Plans for new library haven't been shelved
July 3, 2008 · Updated 1:33 PM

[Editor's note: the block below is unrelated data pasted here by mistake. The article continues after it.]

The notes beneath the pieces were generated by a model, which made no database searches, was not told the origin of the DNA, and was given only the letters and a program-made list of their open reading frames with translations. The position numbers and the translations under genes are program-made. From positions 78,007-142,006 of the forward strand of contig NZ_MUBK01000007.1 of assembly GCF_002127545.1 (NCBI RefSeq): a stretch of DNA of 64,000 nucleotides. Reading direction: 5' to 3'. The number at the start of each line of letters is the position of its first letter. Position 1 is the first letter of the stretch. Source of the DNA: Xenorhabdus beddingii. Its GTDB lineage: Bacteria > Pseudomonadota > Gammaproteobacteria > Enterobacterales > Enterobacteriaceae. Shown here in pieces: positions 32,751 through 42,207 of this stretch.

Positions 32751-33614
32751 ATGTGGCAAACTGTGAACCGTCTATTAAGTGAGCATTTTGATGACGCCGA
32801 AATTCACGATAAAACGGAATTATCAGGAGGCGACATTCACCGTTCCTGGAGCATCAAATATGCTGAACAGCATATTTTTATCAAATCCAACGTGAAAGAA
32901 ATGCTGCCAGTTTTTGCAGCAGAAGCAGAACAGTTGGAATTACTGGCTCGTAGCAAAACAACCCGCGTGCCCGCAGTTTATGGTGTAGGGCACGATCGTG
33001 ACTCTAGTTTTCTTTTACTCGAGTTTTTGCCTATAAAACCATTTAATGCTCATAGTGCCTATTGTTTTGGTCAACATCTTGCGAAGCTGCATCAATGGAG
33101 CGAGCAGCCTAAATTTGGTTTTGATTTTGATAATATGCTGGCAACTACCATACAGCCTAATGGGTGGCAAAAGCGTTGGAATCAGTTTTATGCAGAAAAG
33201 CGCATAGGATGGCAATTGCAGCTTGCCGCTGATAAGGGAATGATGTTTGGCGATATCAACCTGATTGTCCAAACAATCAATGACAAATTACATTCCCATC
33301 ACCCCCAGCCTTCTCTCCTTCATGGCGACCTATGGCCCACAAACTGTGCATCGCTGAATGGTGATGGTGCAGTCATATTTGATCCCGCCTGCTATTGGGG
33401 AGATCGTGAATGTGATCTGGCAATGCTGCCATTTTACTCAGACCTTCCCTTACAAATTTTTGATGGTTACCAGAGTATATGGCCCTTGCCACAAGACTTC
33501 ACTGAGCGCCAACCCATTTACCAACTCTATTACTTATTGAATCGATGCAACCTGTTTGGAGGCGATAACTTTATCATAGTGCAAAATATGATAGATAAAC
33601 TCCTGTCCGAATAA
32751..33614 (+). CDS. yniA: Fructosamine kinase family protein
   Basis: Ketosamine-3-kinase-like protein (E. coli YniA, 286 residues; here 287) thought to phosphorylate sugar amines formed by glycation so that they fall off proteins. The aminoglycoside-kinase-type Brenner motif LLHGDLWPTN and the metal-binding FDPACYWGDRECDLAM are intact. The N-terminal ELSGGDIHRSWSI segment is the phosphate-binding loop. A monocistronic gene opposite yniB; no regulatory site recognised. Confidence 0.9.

"It's no surprise that the people who run the Oak Harbor Library are doing a lot of reading and studying of plans to build a big, new home for all the books and computers.While actual construction is probably years off, the members of the library board have an idea about how large the building will need to be, though questions about location will probably not be answered any time soon.The idea of building a new library has been on local librarians minds for years - especially when they have to turn away patrons from the Internet or try to crowd youngsters into the tiny children's area - but it became a public discussion last summer when library leaders met with Mayor Patty Cohen to discuss the possibilities.Since then, Library Board Chairperson Kathleen Shaw said the board members have created a preliminary building draft in order to get an idea about the size and shape of a new library.She said the experience was a a real eye-opener for some board members who learned about the behind-the-scene operation of a library and the sheer space needs. After all, an average of 741 people visit the library each day. Managing Librarian Becky Bolte said the Oak Harbor library - which is part of the Sno-Isle Regional Library System - is also the regional reference center for the island, which means the building has more reference materials and more employees.We're not just serving North Whidbey, we're serving all the libraries on the island, Bolte said.They also looked at projections for community needs in the future, particularly technology-related needs. We don't want to build for five years down the road, Shaw said. Hopefully we'll build for 30 years down the road.The conclusion, Shaw said, is that a new library will have to be pretty big. At least 25,000 square feet, or ideally 30,000, she said.The current library, located within the Skagit Valley College campus on Regatta Drive, is only 12,203 square feet, including a large meeting room and reading room space shared with the college.Last fall, a team of architects came to Oak Harbor for the Blueprint for Change event. After meeting with community members and analyzing the city, the team recommended that the community build a new library downtown at the corner of Pioneer Way and Dock Street. They pointed out that the library could help revive the area by drawing a large number of people downtown on a regular basis.Unfortunately, Shaw said there may be a parking shortage at that site. But she says there are many possibilities out there.Sometimes things come out of the woodwork when you make your needs known, she said.The next step for the library board, Shaw said, is to start a campaign to educate the public about the needs and gather input from the community. The board and librarians recently put together the first of three fliers on Oak Harbor Library facts, which asks the question, Does Oak Harbor need a new library?Bolte said the fliers will be passed out to library patrons and will be available in public places all over the city.In addition, Bolte said the library hopes to do a regular survey of North Whidbey residents in the near future to see if there's wide-spread support for a new library, and if so, what people would like to see in the new building.I haven't heard any opposition yet, Shaw said, but that needs to be listened to and addresses.In fact, a new library can't be built without strong public support. To fund the construction, Bolte said the residents of North Whidbey would first have to approve a library capital facilities area. If that passes, a super-majority of voters within the area would have to approve a property tax increase to fund the capital project.If the plans go forward in their current shape, Bolte said residents might get a chance to vote on a new library at the end of 2002. "